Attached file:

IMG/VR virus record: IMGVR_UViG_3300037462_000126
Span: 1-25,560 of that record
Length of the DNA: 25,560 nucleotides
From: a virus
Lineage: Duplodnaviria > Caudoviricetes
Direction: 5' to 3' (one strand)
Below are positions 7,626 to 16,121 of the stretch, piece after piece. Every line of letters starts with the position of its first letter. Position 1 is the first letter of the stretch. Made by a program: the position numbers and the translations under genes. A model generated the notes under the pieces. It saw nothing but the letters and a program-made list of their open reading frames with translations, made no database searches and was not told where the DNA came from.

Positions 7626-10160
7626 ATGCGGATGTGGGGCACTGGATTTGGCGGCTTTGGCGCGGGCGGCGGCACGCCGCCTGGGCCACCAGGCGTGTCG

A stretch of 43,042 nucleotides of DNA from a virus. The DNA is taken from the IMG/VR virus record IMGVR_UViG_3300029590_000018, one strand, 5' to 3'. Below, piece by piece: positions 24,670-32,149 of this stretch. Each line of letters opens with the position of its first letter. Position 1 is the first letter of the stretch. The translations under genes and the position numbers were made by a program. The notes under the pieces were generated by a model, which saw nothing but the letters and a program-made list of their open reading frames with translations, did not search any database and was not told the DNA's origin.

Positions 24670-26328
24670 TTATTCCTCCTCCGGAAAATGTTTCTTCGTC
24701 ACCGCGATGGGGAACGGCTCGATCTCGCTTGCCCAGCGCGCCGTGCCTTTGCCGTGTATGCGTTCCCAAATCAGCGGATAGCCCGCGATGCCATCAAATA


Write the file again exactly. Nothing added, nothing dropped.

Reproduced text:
IMG/VR virus record: IMGVR_UViG_3300037462_000126
Span: 1-25,560 of that record
Length of the DNA: 25,560 nucleotides
From: a virus
Lineage: Duplodnaviria > Caudoviricetes
Direction: 5' to 3' (one strand)
Below are positions 7,626 to 16,121 of the stretch, piece after piece. Every line of letters starts with the position of its first letter. Position 1 is the first letter of the stretch. Made by a program: the position numbers and the translations under genes. A model generated the notes under the pieces. It saw nothing but the letters and a program-made list of their open reading frames with translations, made no database searches and was not told where the DNA came from.

Positions 7626-10160
7626 ATGCGGATGTGGGGCACTGGATTTGGCGGCTTTGGCGCGGGCGGCGGCACGCCGCCTGGGCCACCAGGCGTGTCG

A stretch of 43,042 nucleotides of DNA from a virus. The DNA is taken from the IMG/VR virus record IMGVR_UViG_3300029590_000018, one strand, 5' to 3'. Below, piece by piece: positions 24,670-32,149 of this stretch. Each line of letters opens with the position of its first letter. Position 1 is the first letter of the stretch. The translations under genes and the position numbers were made by a program. The notes under the pieces were generated by a model, which saw nothing but the letters and a program-made list of their open reading frames with translations, did not search any database and was not told the DNA's origin.

Positions 24670-26328
24670 TTATTCCTCCTCCGGAAAATGTTTCTTCGTC
24701 ACCGCGATGGGGAACGGCTCGATCTCGCTTGCCCAGCGCGCCGTGCCTTTGCCGTGTATGCGTTCCCAAATCAGCGGATAGCCCGCGATGCCATCAAATA